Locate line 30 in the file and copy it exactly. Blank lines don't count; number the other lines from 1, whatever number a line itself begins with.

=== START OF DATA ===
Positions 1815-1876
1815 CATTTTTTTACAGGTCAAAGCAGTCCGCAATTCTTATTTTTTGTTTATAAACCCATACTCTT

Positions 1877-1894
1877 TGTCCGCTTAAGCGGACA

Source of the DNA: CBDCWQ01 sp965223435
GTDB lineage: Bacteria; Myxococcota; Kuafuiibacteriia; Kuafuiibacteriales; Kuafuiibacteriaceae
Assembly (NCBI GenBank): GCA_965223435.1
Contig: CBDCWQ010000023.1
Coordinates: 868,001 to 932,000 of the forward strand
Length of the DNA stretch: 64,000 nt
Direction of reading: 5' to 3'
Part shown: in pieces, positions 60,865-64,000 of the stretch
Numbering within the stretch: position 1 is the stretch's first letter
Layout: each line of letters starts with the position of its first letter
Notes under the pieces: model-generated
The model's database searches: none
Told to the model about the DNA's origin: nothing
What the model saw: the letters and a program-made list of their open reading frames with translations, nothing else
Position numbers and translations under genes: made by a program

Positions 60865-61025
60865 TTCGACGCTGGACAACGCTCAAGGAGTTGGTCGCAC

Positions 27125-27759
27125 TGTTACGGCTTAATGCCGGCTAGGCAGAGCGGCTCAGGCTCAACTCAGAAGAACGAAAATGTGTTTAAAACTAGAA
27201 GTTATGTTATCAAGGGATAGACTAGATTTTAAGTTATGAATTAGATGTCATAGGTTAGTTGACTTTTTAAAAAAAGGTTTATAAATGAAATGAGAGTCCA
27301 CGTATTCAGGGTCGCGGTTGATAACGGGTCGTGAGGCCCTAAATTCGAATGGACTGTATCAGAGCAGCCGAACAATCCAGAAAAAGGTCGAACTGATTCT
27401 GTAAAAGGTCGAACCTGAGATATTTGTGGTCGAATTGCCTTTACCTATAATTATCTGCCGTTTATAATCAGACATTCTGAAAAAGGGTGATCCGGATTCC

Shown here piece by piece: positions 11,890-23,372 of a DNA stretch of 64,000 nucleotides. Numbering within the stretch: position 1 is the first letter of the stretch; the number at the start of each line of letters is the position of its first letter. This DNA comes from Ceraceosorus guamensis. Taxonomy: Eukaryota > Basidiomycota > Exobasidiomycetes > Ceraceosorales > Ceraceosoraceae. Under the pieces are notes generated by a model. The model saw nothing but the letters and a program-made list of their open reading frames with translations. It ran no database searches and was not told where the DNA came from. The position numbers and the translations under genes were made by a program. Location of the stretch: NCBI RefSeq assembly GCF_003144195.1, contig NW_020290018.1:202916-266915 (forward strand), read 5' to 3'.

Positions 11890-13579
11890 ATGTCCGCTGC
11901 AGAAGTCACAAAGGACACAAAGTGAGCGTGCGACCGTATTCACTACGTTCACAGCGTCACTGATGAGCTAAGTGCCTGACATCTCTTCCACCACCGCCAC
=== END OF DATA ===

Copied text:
11901 AGAAGTCACAAAGGACACAAAGTGAGCGTGCGACCGTATTCACTACGTTCACAGCGTCACTGATGAGCTAAGTGCCTGACATCTCTTCCACCACCGCCAC